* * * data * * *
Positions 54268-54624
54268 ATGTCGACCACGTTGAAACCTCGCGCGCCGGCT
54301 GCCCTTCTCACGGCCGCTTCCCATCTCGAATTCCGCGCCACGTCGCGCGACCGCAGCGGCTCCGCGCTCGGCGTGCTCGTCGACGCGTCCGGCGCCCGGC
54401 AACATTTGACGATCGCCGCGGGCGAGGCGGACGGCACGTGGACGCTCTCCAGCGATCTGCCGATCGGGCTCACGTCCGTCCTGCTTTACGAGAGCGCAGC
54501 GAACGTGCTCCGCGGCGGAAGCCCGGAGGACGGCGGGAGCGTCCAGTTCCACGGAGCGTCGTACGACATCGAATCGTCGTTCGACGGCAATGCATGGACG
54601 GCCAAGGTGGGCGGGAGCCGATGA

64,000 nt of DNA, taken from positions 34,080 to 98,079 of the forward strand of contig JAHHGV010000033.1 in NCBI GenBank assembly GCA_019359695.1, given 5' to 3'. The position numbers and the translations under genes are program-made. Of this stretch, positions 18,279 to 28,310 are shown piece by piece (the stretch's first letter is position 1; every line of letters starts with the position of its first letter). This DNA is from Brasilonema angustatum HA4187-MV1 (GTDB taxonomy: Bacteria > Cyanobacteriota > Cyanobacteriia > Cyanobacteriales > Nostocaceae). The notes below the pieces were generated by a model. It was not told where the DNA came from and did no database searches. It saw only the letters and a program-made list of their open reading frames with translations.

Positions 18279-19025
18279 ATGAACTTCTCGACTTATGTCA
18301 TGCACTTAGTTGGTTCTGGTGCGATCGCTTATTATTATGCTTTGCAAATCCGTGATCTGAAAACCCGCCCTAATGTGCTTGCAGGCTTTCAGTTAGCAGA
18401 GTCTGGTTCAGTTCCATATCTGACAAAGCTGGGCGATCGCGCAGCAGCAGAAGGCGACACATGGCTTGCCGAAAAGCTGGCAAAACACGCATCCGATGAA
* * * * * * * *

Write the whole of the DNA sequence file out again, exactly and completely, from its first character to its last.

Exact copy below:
Positions 54268-54624
54268 ATGTCGACCACGTTGAAACCTCGCGCGCCGGCT
54301 GCCCTTCTCACGGCCGCTTCCCATCTCGAATTCCGCGCCACGTCGCGCGACCGCAGCGGCTCCGCGCTCGGCGTGCTCGTCGACGCGTCCGGCGCCCGGC
54401 AACATTTGACGATCGCCGCGGGCGAGGCGGACGGCACGTGGACGCTCTCCAGCGATCTGCCGATCGGGCTCACGTCCGTCCTGCTTTACGAGAGCGCAGC
54501 GAACGTGCTCCGCGGCGGAAGCCCGGAGGACGGCGGGAGCGTCCAGTTCCACGGAGCGTCGTACGACATCGAATCGTCGTTCGACGGCAATGCATGGACG
54601 GCCAAGGTGGGCGGGAGCCGATGA

64,000 nt of DNA, taken from positions 34,080 to 98,079 of the forward strand of contig JAHHGV010000033.1 in NCBI GenBank assembly GCA_019359695.1, given 5' to 3'. The position numbers and the translations under genes are program-made. Of this stretch, positions 18,279 to 28,310 are shown piece by piece (the stretch's first letter is position 1; every line of letters starts with the position of its first letter). This DNA is from Brasilonema angustatum HA4187-MV1 (GTDB taxonomy: Bacteria > Cyanobacteriota > Cyanobacteriia > Cyanobacteriales > Nostocaceae). The notes below the pieces were generated by a model. It was not told where the DNA came from and did no database searches. It saw only the letters and a program-made list of their open reading frames with translations.

Positions 18279-19025
18279 ATGAACTTCTCGACTTATGTCA
18301 TGCACTTAGTTGGTTCTGGTGCGATCGCTTATTATTATGCTTTGCAAATCCGTGATCTGAAAACCCGCCCTAATGTGCTTGCAGGCTTTCAGTTAGCAGA
18401 GTCTGGTTCAGTTCCATATCTGACAAAGCTGGGCGATCGCGCAGCAGCAGAAGGCGACACATGGCTTGCCGAAAAGCTGGCAAAACACGCATCCGATGAA